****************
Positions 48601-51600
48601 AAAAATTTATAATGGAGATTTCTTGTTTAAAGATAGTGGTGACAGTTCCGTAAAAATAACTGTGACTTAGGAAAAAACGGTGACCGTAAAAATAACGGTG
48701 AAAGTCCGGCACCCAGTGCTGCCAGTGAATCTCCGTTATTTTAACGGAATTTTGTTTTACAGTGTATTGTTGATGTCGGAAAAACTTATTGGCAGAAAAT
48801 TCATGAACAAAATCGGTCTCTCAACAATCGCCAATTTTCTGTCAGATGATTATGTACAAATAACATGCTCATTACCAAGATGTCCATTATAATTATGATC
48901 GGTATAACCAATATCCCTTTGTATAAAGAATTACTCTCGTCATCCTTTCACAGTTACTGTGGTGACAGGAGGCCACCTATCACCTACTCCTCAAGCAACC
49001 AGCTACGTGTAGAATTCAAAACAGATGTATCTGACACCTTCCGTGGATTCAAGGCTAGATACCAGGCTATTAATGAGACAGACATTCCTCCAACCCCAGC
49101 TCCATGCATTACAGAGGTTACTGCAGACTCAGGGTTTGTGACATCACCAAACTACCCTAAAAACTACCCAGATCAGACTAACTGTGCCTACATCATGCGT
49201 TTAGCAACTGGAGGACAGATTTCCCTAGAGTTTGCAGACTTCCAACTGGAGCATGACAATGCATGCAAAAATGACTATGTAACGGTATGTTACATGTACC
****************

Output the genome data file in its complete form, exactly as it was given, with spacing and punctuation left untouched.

Positions 48601-51600
48601 AAAAATTTATAATGGAGATTTCTTGTTTAAAGATAGTGGTGACAGTTCCGTAAAAATAACTGTGACTTAGGAAAAAACGGTGACCGTAAAAATAACGGTG
48701 AAAGTCCGGCACCCAGTGCTGCCAGTGAATCTCCGTTATTTTAACGGAATTTTGTTTTACAGTGTATTGTTGATGTCGGAAAAACTTATTGGCAGAAAAT
48801 TCATGAACAAAATCGGTCTCTCAACAATCGCCAATTTTCTGTCAGATGATTATGTACAAATAACATGCTCATTACCAAGATGTCCATTATAATTATGATC
48901 GGTATAACCAATATCCCTTTGTATAAAGAATTACTCTCGTCATCCTTTCACAGTTACTGTGGTGACAGGAGGCCACCTATCACCTACTCCTCAAGCAACC
49001 AGCTACGTGTAGAATTCAAAACAGATGTATCTGACACCTTCCGTGGATTCAAGGCTAGATACCAGGCTATTAATGAGACAGACATTCCTCCAACCCCAGC
49101 TCCATGCATTACAGAGGTTACTGCAGACTCAGGGTTTGTGACATCACCAAACTACCCTAAAAACTACCCAGATCAGACTAACTGTGCCTACATCATGCGT
49201 TTAGCAACTGGAGGACAGATTTCCCTAGAGTTTGCAGACTTCCAACTGGAGCATGACAATGCATGCAAAAATGACTATGTAACGGTATGTTACATGTACC